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Challenges ahead for Steve Ballmer’s successor at Microsoft

Ciaran Norris, Mindshare

Steve Ballmer, the CEO of Microsoft since Bill Gates retired in 2000, surprised the industry by announcing that he was going to follow Gates into retirement. Whilst Microsoft has continued to turn over vast amounts of profits in the 15 years that he was at the helm, many commentators have suggested that he missed out on a number of key trends, enabling the likes of Apple and Google to set the pace of change.

There are already a number of people in the frame to replace Steve Ballmer, including the Nokia CEO and a number of high-profile Google execs. What will be important is that they find someone who is not only capable of running a multi-billion dollar business but also of changing one.

One analyst recently observed that Apple would probably be even more profitable if Ballmer had been running it, but they also probably wouldn’t have invented the iPad or iPhone. As they thank Ballmer for his long years of service, Microsoft should probably be looking for someone who is a bit more Apple-y than their past two leaders.

Challenges ahead for Ballmer’s successor
There can be no denying that Ballmer was a phenomenally successful CEO, or that he will be hard to replace. Revenues tripled under his leadership but he also launched a bid to buy Yahoo (which he’s probably glad failed), mocked the launch of the iPhone (iPhone sales now outstrip Microsoft’s entire revenues) and has poured billions of dollars into Bing in an effort to compete with Google, but still has minimal share in most markets outside the US; interestingly, Microsoft’s share price rose 7 per cent after he announced his departure.

Whoever replaces Ballmer will have a number of urgent tasks on his or her plate. Ballmer had recently reorganised the company to focus on ‘devices and services’ and there is a lot of work still to be done in that space. The new Xbox One launches at the end of the year, and it has a real opportunity to shape the living room of the next few years, though it will face fierce competition from a new Playstation.

Windows for Mobile is still better in theory than in practice; the most recent attempt to disrupt the Apple/Android duopoly, the Surface tablet, hasn’t had much of an impact and has now seen its price slashed; the recent demise of BlackBerry, and the slow decline of Nokia, the company Microsoft chose to align with, shows that the smartphone business is becoming an increasingly difficult one to survive in, though one that Microsoft has to get some traction in if it wishes to remain relevant.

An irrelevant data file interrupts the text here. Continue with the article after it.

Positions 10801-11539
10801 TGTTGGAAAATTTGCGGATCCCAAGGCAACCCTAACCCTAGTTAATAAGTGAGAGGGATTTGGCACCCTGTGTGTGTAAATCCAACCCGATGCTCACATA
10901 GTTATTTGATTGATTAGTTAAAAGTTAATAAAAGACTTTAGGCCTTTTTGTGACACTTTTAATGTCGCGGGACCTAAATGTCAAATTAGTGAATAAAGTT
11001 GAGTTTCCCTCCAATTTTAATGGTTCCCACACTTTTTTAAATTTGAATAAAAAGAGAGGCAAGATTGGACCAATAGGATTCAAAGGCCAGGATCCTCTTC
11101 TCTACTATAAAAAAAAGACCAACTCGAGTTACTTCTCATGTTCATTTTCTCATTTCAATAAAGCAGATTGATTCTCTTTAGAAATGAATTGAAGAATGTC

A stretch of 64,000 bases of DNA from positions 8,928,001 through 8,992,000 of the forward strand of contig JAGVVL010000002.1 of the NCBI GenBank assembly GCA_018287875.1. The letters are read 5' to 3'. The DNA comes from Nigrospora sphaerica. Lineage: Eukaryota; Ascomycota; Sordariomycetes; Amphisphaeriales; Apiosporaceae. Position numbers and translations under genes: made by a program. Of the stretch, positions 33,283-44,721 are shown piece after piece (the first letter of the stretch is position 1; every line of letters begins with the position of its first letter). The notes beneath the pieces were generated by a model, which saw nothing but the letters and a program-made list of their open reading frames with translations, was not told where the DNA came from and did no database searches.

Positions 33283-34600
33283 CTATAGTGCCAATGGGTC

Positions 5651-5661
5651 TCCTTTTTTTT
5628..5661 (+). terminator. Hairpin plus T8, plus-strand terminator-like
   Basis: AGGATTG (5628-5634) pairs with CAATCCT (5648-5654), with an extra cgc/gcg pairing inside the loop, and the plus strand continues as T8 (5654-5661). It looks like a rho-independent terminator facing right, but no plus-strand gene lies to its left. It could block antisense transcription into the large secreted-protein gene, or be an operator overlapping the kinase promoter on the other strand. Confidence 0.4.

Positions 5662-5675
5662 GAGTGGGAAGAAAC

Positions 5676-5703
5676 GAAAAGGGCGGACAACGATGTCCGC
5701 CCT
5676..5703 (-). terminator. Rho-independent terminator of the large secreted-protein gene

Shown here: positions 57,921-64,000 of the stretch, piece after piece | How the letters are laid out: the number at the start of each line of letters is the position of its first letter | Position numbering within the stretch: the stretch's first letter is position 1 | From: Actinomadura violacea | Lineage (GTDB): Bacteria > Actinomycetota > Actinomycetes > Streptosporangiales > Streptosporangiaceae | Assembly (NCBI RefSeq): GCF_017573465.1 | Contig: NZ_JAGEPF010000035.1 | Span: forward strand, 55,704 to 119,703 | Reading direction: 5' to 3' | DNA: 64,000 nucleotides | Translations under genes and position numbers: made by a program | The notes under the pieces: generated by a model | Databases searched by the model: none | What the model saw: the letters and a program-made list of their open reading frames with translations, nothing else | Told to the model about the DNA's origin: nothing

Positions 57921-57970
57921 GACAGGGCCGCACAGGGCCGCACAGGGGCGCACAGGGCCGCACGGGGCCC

In advertising, Microsoft has to decide whether it is part of the industry or against it; the decision to set its own version of Do Not Track as standard on Internet Explorer didn’t make it many friends on Madison Avenue whilst its ads lambasting Google’s privacy policy, when its own isn’t that much different, are disingenuous at best, and probably don’t help with industry wide initiatives to educate consumers. It also has to find a way to make Bing matter, and decide whether or not to continue with the Search Alliance with Yahoo.

Most importantly, the new CEO will need to decide how a business that still makes the vast majority of its money from paid software in a world where software is increasingly free, and where people simply don’t use ‘traditional’ PCs and laptops other than at work, can remain relevant. Microsoft’s fortunes were built on a product called Office, and increasingly offices are the only places it still makes money.

The author, Ciaran Norris, is the Chief Digital Officer at Mindshare Australia

The author, Ciarán Norris, is an experienced digital marketer, helping clients integrate digital into overall marketing strategies. He is a part of the digital team at Mindshare